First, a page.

With a little over two minutes left in Sunday's game versus Belmont, UNC held an eight point lead and appeared to be headed for a hard fought win over a scrappy mid-major. Then a fairly uncharacteristic implosion for Tar Heel basketball occurred resulting in only the second non-conference loss at home ever in the Roy Williams era. Having snatched a loss from the jaws of victory was more than enough catalyst to turn widely held concerns about this team into a full blown panic.
When UNC or any team loses, there is always an instant analysis that latches onto the most negative aspects of the game and attempts to extrapolate them as the way things will be the rest of the season. Some of that is deserved and some of it your standard overreaction. The challenge is to figure out what disturbing aspects of the Tar Heels' loss to Belmont were signs of gloom and doom or could just be filed under the "bad day" category.
Obviously much attention is given to the free throw shooting and rightfully so. For a team to miss 26 of 48 free throw attempts is a cause for concern except for the fact it was so mindbogglingly awful the chances it happens again are remote. The Tar Heels entered Sunday's game shooting 66% from the line and given what is known about this team, that is probably fairly close to where this group ends up from the line as the season plays out. To shoot over 20% worse than the season average all in one game is the stuff of flukes or at least everyone hopes that is the case.
In fact the very idea that UNC made 48 trips to the free throw line should be regarded as a positive sign. The offense, while still given to moments of discombobulation, shot 48% from the floor and scored 80 points despite the free throw shooting woes. UNC won the rebounding battle which included 21 offensive boards for a 48.8% offensive rebounding rate. Unlike the Friday game versus Holy Cross, the offense against Belmont was better even though the free throw shooting was awful. It was also very much focused on getting the ball inside and driving to the basket which tended to eschew three point shooting. That is not necessarily surprising since UNC only has one solid perimeter shooter and a glut of interior players.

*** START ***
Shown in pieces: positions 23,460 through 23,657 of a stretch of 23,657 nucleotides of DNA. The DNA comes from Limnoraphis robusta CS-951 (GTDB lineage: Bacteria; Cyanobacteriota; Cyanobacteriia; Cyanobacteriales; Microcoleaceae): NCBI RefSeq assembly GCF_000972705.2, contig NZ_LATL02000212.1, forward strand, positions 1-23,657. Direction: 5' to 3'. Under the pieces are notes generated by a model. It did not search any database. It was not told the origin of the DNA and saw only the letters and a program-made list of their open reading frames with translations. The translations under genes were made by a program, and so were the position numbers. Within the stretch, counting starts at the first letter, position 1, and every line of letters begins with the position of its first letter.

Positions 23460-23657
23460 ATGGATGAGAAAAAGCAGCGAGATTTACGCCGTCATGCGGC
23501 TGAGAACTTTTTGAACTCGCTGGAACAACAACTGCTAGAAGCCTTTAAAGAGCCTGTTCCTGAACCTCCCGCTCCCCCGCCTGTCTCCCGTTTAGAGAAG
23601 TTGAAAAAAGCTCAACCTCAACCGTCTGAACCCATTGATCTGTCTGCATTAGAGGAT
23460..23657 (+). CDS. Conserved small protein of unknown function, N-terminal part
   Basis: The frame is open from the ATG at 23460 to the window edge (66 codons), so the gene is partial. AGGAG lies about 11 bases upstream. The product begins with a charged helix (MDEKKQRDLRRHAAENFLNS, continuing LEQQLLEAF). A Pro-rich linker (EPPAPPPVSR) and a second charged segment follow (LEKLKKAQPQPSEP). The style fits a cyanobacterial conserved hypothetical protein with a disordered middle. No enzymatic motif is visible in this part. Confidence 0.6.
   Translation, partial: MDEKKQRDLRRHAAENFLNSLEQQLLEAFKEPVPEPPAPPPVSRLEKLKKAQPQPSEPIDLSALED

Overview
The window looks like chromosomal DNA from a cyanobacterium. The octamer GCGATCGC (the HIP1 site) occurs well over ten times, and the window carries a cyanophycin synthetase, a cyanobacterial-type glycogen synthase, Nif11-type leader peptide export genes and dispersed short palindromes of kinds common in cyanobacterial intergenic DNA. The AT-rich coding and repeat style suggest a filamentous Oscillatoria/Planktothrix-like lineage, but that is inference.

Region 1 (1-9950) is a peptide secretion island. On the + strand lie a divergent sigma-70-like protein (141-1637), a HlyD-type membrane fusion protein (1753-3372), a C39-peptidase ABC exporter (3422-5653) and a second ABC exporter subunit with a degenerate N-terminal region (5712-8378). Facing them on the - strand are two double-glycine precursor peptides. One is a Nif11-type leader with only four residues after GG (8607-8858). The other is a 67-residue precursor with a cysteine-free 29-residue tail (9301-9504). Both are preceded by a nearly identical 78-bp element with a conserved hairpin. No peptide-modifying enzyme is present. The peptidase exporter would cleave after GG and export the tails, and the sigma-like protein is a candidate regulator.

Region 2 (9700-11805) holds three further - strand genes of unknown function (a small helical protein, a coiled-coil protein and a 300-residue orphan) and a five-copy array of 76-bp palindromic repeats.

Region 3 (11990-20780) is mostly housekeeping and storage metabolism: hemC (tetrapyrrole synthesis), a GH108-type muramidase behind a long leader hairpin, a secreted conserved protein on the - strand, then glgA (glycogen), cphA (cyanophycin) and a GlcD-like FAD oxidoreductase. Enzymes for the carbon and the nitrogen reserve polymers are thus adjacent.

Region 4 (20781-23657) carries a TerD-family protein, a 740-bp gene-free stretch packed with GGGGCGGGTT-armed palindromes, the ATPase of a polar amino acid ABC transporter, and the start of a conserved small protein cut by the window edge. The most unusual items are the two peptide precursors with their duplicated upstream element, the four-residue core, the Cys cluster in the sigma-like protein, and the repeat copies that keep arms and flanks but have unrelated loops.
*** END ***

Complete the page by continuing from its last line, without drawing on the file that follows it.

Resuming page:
Where it does become a concern is when UNC gets bombarded by three pointers as it sometimes the case. Belmont hit 15 threes versus only two for UNC. That is a 45-6 deficit in a game the Heels lost by three. The lack of three point shooting is a direct result of Leslie McDonald and P.J. Hairston sitting on the bench in suits. Setting aside the oft cited complaint about UNC's perimeter defense, there are games where the opposing team gets hot from three. Not having any means of mitigating in terms of point differential that hurts. More importantly, the lack of offensive balance makes the Heels much easier to defend. As long as UNC is forced to operate without perimeter scoring beyond what Paige can provide, defenses will key on the interior players and rob the Tar Heels of much needed spacing for the offense to flow.
To that end, what UNC needs most right now is for the NCAA to resolve eligibility statuses of Hairston and McDonald now. The coaches and players need to know what the hand for this season looks like not a bunch of questions. Will both play? Will both not play? If one or both play then when will they play? All these questions need an immediate resolution. If the team is left gutted of two vital pieces, at least everyone will know that and can come to terms reality and move on. If one or both play, that can be factored in and likewise everyone can move forward. However, the limbo needs to end so everyone from Roy Williams to the lowliest fan on the message board can take a concrete view of this team's makeup and the season as a whole.
There is a juncture in situations such as the one involving Hairston and McDonald's eligibility where the desire for it to simply be over outweighs any other consideration. Obviously having Hairston and McDonald is the best case scenario and anything less than that points to the possibility of more nights like the one the Tar Heels faced against Belmont. However there is some measure of comfort in knowing the team you have is the team you have. At least then the coaches and players can focus on accepting way things are and build off of that.